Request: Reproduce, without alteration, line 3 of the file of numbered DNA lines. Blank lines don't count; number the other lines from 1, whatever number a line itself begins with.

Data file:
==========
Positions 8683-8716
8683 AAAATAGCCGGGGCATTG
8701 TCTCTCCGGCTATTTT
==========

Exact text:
8701 TCTCTCCGGCTATTTT